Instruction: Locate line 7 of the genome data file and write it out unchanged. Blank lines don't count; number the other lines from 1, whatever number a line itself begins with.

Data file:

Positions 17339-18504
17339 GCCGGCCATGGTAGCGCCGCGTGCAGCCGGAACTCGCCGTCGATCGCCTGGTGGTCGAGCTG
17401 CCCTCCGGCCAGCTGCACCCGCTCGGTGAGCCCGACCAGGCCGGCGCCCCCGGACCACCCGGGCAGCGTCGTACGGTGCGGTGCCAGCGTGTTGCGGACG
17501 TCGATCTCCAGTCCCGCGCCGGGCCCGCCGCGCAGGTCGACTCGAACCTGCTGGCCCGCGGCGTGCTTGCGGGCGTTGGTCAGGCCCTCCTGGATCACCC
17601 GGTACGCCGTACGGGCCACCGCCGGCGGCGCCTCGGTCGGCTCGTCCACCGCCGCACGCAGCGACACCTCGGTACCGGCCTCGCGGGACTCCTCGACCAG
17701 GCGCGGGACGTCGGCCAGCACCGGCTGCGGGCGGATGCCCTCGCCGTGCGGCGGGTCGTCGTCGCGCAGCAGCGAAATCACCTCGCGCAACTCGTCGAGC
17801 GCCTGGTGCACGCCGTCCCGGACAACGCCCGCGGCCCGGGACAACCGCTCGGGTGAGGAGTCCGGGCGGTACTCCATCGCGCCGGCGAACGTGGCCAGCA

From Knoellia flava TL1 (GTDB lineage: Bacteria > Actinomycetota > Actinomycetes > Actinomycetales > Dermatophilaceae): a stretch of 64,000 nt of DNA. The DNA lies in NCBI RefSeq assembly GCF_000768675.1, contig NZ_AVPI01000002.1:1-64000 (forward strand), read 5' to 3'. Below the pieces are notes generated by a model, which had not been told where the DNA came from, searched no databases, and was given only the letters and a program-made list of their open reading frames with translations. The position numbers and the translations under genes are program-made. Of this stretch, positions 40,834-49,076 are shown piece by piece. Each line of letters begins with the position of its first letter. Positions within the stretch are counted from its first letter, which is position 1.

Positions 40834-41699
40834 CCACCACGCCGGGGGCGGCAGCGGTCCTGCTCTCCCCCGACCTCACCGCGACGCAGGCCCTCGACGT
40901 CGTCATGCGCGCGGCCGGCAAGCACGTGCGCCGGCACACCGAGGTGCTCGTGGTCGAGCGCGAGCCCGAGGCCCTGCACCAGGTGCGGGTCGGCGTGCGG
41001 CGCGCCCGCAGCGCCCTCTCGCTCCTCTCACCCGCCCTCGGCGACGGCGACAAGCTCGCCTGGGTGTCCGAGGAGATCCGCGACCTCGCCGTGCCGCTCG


17801 GCCTGGTGCACGCCGTCCCGGACAACGCCCGCGGCCCGGGACAACCGCTCGGGTGAGGAGTCCGGGCGGTACTCCATCGCGCCGGCGAACGTGGCCAGCA